When making a HTTP request using node’s HTTP module (namely via the http.request() or http.get() methods), it’s possible to receive a status code which indicates a redirect to another URL (301, 302, 307). However unlike the browser’s XMLHttpRequest, node does not do the leg-work of automatically following the redirect and it’s something you have to handle yourself. Thankfully it’s not too hard to do at all.

var http = require('http');

http.get('http://example.com/a-page-which-redirects', function (res) {
    // Detect a redirect
    if (res.statusCode > 300 && res.statusCode < 400 && res.headers.location) {
        // The location for some (most) redirects will only contain the path,  not the hostname;
        // detect this and add the host to the path.
        if (url.parse(res.headers.location).hostname) {
              // Hostname included; make request to res.headers.location
        } else {
              // Hostname not included; get host from requested URL (url.parse()) and prepend to location.

    // Otherwise no redirect; capture the response as normal            
    } else {
        var data = '';

        res.on('data', function (chunk) {
            data += chunk;
        }).on('end', function () {
            // Do something with 'data'

It’s important to realise that there’s nothing preventing the URL at res.headers.location redirecting to yet another URL (a re-redirect if you like), so you should consider having some form of loop to repeatedly follow redirect request until you reach an end.

However, this introduces another possible problem you need to be aware of; the infinite redirect loop which can occur if pages redirect between each other (possibly in-directly) infinitely. The HTTP 1.1 standard makes it clear it is the responsibility of the client to detect and handle such situations. It also notes that previous versions of this specification recommended a maximum of five redirections, so it would be a good idea to ensure your implementation allows at least 5 redirects before considering it an infinite loop.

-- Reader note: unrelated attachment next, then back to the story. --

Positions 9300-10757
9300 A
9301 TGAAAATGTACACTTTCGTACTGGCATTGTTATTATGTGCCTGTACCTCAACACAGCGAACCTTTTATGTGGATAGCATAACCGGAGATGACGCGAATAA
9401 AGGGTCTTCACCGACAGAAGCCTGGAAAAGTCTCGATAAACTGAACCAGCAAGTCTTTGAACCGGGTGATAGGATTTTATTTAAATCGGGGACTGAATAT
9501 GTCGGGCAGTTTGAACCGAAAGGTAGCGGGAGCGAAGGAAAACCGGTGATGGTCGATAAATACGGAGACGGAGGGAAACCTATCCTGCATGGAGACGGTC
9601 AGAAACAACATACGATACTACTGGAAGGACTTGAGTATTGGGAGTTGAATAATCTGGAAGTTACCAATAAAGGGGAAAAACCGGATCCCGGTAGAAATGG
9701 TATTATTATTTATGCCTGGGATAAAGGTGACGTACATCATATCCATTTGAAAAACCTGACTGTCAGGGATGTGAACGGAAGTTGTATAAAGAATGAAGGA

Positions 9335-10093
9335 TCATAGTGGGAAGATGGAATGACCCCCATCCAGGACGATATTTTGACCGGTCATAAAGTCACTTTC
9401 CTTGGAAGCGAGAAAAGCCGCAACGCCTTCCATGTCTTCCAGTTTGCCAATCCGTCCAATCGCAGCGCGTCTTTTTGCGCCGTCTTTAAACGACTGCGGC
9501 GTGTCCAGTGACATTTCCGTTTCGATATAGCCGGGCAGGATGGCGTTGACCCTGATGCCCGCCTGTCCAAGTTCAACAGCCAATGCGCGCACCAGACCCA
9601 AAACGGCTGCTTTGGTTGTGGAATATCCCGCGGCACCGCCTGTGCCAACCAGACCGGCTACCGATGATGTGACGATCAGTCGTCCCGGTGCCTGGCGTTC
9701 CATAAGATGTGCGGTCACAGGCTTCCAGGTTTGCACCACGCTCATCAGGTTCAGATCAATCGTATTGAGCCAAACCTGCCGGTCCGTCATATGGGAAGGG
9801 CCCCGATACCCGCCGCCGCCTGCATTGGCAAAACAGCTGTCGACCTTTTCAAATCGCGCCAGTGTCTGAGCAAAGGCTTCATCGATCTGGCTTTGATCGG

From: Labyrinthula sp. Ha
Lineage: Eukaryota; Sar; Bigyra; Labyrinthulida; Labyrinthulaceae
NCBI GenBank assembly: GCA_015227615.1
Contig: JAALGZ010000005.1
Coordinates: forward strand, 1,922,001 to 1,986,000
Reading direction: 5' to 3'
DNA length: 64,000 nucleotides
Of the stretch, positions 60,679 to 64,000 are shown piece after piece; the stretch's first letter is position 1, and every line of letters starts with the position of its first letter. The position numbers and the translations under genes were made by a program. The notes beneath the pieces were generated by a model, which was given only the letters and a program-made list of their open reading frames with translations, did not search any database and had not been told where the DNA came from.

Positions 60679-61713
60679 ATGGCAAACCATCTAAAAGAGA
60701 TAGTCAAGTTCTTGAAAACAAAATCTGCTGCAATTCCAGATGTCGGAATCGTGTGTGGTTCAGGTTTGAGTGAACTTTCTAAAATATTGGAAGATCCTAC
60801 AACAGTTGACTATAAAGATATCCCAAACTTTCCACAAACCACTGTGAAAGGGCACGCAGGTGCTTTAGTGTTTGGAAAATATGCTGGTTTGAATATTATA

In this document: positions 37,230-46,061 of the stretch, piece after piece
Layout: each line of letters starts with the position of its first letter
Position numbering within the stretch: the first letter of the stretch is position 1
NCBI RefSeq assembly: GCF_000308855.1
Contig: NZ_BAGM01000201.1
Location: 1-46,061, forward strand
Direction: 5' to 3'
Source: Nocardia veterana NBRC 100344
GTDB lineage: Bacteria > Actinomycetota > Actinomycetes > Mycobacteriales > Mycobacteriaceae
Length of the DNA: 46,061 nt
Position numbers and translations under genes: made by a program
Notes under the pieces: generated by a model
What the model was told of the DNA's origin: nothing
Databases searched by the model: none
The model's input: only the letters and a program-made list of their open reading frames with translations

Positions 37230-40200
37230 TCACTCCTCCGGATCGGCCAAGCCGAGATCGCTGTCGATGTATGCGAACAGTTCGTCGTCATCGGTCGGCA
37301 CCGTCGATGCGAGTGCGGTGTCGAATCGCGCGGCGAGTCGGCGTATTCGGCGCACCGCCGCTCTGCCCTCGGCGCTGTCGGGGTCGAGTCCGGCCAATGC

If you’re now wishing there was something out there that did all this for you, look no further than the request module cooked up by mikeal.

var request = require('request');

request('http://example.com/a-page-which-redirects', function (error, response, body) {
    if (!error && response.statusCode === 200) {
        // Use body; no need to handle chunks of data *or* redirects!

Links to further reading could include the documentation on the request module and a Stack Overflow post asking how redirects could be followed.

The use of literals vs constructors (new Array vs [] and new Object vs {})

In JavaScript there are two main ways to declare a new object or a new array. One uses literal syntax whilst the other favours the more verbose method of calling the constructor.

var obj = {};
var ar = [];

… or…

var obj = new Object;
var ar = new Array;

Over the years using literal syntax has become the idiomatic way due to the following reasons (and it is because of these reasons that you should also be using them):

  1. The names Object and Array can be overridden, whilst the literal equivalents cannot:

    Array = Object = function () {
    var ar = new Array; // alerts "Foo"
    var obj = new Object; // alerts "Foo"

    Whilst you may think “I’m never going to override Object or Array so why should I care”, remember there’s nothing to stop 3rd party libraries you include doing this; quite possibly accidentally, but it’ll still break your program.

  2. The object literal allows you to define attributes inline. You cannot do this with the constructor counterpart.

    var obj = {
        prop: 1,
        add: function (val) {
            return this.prop + val;
  3. The array constructor has a horrible interface which changes depending on the situation.

    // What do you think ar and ar2 equal?
    var ar = new Array(1);
    var ar2 = new Array(1,2,3,4);
    // Probably this?
    alert(ar.join(",") === "1");
    alert(ar2.join(",") === "1,2,3,4");

    …. In fact passing one parameter to new Array creates an array whose length is the value passed to the first parameter. The value of each of these elements are undefined. On the other hand passing more than one parameter creates an array whose elements are equal to each of these parameters.